Tuesday, 11 November 2014

Crohn's Disease - DIARY - Ultrasound

For those IBD sufferers reading this post I have a question - what's the first thing you do when waking up in the morning? Within the first few seconds is how well behaved does my digestive system feels today? From that I can work out how long I have for breakfast, how long in the bathroom and whether I'm OK to venture out onto public transport for the commute to work.

Tuesday 4th November 2014 - Ultrasound Day

In a previous post I mentioned that, a few weeks ago, I had suddenly experienced a very severe pain in my lower back. Only on the left side and bad enough to concern me. I mentioned it to my consultant when I saw him recently and he booked me in for an ultrasound scan. Today was the day.

Knowing I would be leaving work at lunchtime it only seemed fair to make the effort to get in early and make up some of the time. My waking assessment was - digestive system OK but probably wouldn't want to get delayed en route. With a little bit of effort I managed to catch the 5:40 train to London.

We made it to just outside the little, urban hamlet of Norbury and by then the train was traveling very slowly. As we pulled into the station we came to a halt. The guard announced that there was a track problem ahead and he didn't know how long we would be waiting there. I immediately felt something stir in my guts. This was crazy as I was OK until the announcement but there seems little I can do to break this reaction. I tried analysing my reaction, looking at the situation rationally but that "what if I need to get to the bathroom quickly" thought overrode everything. Whilst I was still contemplating this question and formulating a plan, the guard announced that the train would be going no further and that we should all disembark, making our way to another platform.

That was enough to distract me and we slowly made our way to the new platform. Amazingly another London bound train arrived, with empty seats and the journey continued uneventfully, I've read a number of accounts recently of Crohn's sufferers having "accidents" whilst out in public and this non-incident with the train brought home just how easy it would have been for a normal day to transform into a very confidence destroying experience. The Joy of Crohn's.......
One of my regular views on the way to work Waterloo Bridge looking NE
The instructions that came with the Ultrasound letter said drink 1 to 2 pints of water at least one hour before your appointment (2:00 pm) and arrive at the Hospital with a full bladder. Have you tried this? For the last scan, back in 2008 at East Surrey Hospital, I had been asked to arrive 1 hour early and drink 2 jugs of water there. Probably a better idea really.

Anyway, I kept drinking water from mid-morning onwards and tried to retain as much as I could. I set of on the 45 minute walk to Guy's Hospital on the basis that it would keep my mind off of my bladder. The gloomy morning had turned into a beautiful day and I made sure my route took me past St.Paul's Cathedral. So far so good. Plenty of distractions.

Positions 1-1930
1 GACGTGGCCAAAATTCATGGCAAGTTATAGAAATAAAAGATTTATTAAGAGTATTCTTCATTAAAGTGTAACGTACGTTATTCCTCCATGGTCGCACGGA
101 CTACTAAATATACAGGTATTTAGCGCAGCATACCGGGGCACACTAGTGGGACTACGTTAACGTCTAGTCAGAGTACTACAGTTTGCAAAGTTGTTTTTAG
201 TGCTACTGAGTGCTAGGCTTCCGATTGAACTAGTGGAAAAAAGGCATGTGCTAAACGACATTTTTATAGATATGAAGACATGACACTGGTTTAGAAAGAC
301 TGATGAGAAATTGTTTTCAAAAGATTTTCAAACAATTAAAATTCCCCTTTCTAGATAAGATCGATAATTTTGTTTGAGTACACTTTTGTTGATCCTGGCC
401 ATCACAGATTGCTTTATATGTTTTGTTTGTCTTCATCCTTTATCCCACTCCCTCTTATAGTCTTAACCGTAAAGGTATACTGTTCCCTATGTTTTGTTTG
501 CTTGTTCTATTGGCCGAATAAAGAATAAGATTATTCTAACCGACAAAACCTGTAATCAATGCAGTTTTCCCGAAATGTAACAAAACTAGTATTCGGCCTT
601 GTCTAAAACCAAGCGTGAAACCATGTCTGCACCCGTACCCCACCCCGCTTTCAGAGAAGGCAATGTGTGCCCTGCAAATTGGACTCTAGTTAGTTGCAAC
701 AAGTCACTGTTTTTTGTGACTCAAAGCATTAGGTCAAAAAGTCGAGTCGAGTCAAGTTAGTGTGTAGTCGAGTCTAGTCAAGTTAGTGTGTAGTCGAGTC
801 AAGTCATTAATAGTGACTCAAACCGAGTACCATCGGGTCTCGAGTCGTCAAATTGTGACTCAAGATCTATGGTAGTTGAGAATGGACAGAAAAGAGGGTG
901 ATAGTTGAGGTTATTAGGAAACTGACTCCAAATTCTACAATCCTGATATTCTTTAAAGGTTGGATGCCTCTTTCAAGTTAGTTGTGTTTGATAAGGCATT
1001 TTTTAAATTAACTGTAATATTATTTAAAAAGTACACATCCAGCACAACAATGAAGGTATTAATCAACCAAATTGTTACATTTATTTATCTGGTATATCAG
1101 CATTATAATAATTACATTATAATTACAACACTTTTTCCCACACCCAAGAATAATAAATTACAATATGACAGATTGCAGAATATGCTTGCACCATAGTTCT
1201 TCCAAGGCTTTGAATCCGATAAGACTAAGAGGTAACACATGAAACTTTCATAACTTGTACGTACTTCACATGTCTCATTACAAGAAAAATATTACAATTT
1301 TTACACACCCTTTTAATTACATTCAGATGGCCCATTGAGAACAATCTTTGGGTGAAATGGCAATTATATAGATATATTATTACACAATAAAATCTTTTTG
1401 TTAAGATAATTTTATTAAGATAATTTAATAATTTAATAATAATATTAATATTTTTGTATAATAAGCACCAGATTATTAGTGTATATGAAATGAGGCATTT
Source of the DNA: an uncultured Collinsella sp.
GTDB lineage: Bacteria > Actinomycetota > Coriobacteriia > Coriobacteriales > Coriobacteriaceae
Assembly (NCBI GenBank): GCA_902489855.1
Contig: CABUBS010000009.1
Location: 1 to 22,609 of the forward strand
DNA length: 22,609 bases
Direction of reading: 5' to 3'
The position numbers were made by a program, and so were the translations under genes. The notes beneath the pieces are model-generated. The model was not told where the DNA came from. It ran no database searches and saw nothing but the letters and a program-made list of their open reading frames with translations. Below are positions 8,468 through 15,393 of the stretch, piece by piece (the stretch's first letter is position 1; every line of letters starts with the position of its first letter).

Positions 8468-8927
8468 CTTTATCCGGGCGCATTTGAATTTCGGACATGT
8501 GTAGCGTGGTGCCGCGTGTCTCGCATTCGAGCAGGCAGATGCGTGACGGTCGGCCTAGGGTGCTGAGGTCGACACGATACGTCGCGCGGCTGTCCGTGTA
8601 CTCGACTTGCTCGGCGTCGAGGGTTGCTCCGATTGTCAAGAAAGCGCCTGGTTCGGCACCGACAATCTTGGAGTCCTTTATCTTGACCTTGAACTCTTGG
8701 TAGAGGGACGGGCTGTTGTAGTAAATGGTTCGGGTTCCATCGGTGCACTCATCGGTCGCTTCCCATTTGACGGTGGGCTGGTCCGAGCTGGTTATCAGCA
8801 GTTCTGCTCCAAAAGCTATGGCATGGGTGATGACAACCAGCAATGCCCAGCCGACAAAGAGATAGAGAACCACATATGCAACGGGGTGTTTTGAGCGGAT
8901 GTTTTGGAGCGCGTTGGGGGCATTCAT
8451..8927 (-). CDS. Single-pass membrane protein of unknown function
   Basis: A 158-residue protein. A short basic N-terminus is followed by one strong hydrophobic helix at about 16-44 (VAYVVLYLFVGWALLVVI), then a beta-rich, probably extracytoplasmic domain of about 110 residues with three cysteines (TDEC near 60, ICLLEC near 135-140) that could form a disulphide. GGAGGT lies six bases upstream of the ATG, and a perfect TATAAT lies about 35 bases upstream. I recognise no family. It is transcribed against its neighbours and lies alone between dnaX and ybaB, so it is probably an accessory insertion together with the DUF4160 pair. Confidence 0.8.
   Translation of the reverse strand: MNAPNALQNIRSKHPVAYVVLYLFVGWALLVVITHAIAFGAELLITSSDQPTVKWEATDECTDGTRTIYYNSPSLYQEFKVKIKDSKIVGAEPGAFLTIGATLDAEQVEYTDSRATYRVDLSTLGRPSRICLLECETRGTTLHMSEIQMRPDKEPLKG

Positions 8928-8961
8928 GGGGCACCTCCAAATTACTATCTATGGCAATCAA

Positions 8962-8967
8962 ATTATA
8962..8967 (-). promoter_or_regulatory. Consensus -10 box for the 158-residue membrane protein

St.Paul's Cathedral facade
By the time I had crossed London Bridge and was approaching Guy's I was getting desperate. Full bladder + 45 minute walk may not have been such a good idea.
Guy's Hospital nestling behind The Shard
I found my way up to the 2nd Floor Ultrasound Dept. and told to take a seat in the waiting area. I felt I was going to burst so asked one of the nurses if a full bladder was really necessary for a kidney scan. She replied that it was and the doctor had just arrived so would see me shortly. If I went off to the bathroom I would then need to drink more water and wait another 30 minutes. She said that walking up and down the corridor might help. Shortly afterwards I heard her explain to the doctor that I was desperate.

He called me in and said "I'll scan your bladder first - should take 30 seconds - and then you can go to the bathroom". He did scan my bladder and complimented me on how much I had managed to hold in. Time to let it out. A huge relief.

The scan continued around my abdomen. My consultant had told me to ask about ascites (accumulation of fluid in the peritoneal cavity) so the search went a little further up. A couple of minutes later the procedure was over and the doctor revealed what he had found......"Nothing, apart from one gallstone". Half of me was relieved; the other half was disappointed that no kidney stones had shown up. It left the question of what had caused the original pain unanswered together with the bloating issue. More questions for my next GI appointment.
Ultrasound machine
As I was about to leave the scanner room I asked if I could take a picture of the machine to illustrate this blog. He very kindly called up the screen showing multiple scans and commented that he liked patients that took an active interest in their treatment.

Next stop - St.Thomas', 10th November, Endoscopy.......